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LM5175EVM-HP: Battery Charger based off LM5175EVM-Hp

Part Number: LM5175EVM-HP

Hello I am attempting to make a battery charger based off the TI LM5175EVM-HP board. I am attempting to use this so I can charge a 12V lead acid battery off a variable input. My power source is going to be variable but capable of approximately 4V - 16V. need to be able to charge the battery at up to 20A. 

I have already changed the board so it has a higher switching frequency ( about 300 kHz), lowered UVLO ( set to 4V now), changed my output voltage ( set to 13.8V), and changed the sense resistors to be able to accommodate the higher currents. So far everything is working ok when I am supplying a voltage on the top half of my range but it isn't working correctly at the low end. 

Any suggestions on how to make this work? I think the issues at the low end are related to VCC maybe being to low for the mosfets.

Is there a different mosfet you know of i could replace these with to help?

Is it possible to supply the power to turn on the fets from the battery i would be charging since even when it is drained it will have a pretty high voltage and then use the incoming power from supply to still charge the battery? Sorry just throwing out ideas.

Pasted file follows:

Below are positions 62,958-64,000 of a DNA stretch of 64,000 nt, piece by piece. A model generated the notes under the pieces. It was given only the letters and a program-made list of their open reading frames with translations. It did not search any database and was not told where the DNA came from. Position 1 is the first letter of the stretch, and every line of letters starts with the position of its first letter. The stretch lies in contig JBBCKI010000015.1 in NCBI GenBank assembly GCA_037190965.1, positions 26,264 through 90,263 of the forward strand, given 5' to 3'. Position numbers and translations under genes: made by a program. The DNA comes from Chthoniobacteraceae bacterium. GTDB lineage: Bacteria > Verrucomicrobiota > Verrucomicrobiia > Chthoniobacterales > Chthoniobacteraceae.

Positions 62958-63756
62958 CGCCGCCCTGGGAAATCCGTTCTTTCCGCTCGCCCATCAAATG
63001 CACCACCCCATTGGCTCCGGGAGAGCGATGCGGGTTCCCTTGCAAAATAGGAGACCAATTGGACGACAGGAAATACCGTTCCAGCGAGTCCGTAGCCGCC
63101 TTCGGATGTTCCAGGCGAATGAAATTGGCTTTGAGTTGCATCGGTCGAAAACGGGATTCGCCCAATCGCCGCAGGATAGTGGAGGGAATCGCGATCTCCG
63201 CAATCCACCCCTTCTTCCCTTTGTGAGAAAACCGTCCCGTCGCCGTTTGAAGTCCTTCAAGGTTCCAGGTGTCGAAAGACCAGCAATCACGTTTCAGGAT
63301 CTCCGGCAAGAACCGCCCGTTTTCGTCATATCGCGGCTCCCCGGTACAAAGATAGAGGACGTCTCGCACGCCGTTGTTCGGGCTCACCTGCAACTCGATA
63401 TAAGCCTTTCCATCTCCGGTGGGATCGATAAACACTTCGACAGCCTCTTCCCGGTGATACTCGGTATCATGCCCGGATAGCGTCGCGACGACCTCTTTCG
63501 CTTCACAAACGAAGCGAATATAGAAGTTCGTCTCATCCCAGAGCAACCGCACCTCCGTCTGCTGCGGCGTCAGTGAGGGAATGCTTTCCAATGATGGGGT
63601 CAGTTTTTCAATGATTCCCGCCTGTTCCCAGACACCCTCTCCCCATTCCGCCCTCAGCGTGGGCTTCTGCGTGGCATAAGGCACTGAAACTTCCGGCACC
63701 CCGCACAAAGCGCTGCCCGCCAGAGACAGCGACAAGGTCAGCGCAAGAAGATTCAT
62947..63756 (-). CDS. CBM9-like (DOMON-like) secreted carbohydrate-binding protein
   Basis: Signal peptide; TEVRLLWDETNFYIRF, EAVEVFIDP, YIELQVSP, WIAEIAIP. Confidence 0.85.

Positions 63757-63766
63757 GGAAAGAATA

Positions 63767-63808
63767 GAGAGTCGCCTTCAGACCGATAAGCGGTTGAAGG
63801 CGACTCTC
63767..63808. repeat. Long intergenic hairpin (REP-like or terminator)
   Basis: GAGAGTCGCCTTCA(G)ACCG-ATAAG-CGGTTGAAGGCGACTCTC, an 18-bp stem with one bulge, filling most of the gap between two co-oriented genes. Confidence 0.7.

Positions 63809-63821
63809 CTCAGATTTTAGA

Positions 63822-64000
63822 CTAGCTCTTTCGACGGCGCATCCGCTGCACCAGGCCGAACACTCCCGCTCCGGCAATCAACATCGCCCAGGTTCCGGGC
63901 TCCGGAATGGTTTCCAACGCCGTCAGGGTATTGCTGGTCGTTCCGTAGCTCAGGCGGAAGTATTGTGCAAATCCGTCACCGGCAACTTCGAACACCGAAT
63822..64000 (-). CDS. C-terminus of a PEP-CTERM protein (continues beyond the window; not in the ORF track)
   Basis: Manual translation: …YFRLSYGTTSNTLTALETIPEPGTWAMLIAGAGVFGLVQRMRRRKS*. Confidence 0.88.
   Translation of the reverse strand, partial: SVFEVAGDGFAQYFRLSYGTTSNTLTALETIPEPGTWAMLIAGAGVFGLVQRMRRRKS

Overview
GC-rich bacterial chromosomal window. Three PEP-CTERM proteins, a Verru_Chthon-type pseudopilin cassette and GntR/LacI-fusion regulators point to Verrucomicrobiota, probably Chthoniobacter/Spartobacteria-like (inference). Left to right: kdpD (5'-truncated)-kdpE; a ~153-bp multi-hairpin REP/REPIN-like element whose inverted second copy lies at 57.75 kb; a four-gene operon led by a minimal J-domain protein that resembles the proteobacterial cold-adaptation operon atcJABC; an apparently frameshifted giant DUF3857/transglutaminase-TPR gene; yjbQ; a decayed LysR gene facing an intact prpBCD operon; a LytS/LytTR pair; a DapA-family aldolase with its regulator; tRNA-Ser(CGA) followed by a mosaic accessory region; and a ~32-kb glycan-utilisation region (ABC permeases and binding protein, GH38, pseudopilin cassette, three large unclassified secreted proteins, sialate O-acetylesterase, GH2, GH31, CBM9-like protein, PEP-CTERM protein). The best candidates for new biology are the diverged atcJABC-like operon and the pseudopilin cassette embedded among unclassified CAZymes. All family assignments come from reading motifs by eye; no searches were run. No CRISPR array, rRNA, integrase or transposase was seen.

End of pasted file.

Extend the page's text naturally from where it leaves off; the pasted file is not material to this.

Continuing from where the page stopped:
Any help is appreciated


  • I don't think the MOSFETs on the EVM causes such problem. But as your operating voltage is low, you may be able to use lower voltage rated MOSFETs than those on the EVMs, for better efficiency (smaller RdsON and gate charge). You are correct that the device requires adequate bias to operate properly. Yes you can feed your battery voltage to the BIAS pin.
  • Thanks for the response. i think i have managed to solve this part of my issue but now have another question. I am trying to use the Average Current limiting feature of this to basically limit my output current when my input power is not sufficient to maintain the proper output power. Basically i want to use in a constant current mode but be able to adjust what the current limit for the constant current mode is based off my input voltage.

    Any suggestions?

    Maybe you could explain better what determines the constant current mode limit and how to adjust it.

  • In your case, you may consider to use the average current limit feature to limit your input current, as you input capability is limited.

    Either the output current or input current can be limited. When the current passing through the sense resistor exceeds the internal prefixed threshold (50mV), it starts to discharge the SS capacitor, which pulls down the COMP pin and reduces the duty cycle until the current reaches an equilibrium at 50mV.

    Hope this clarifies.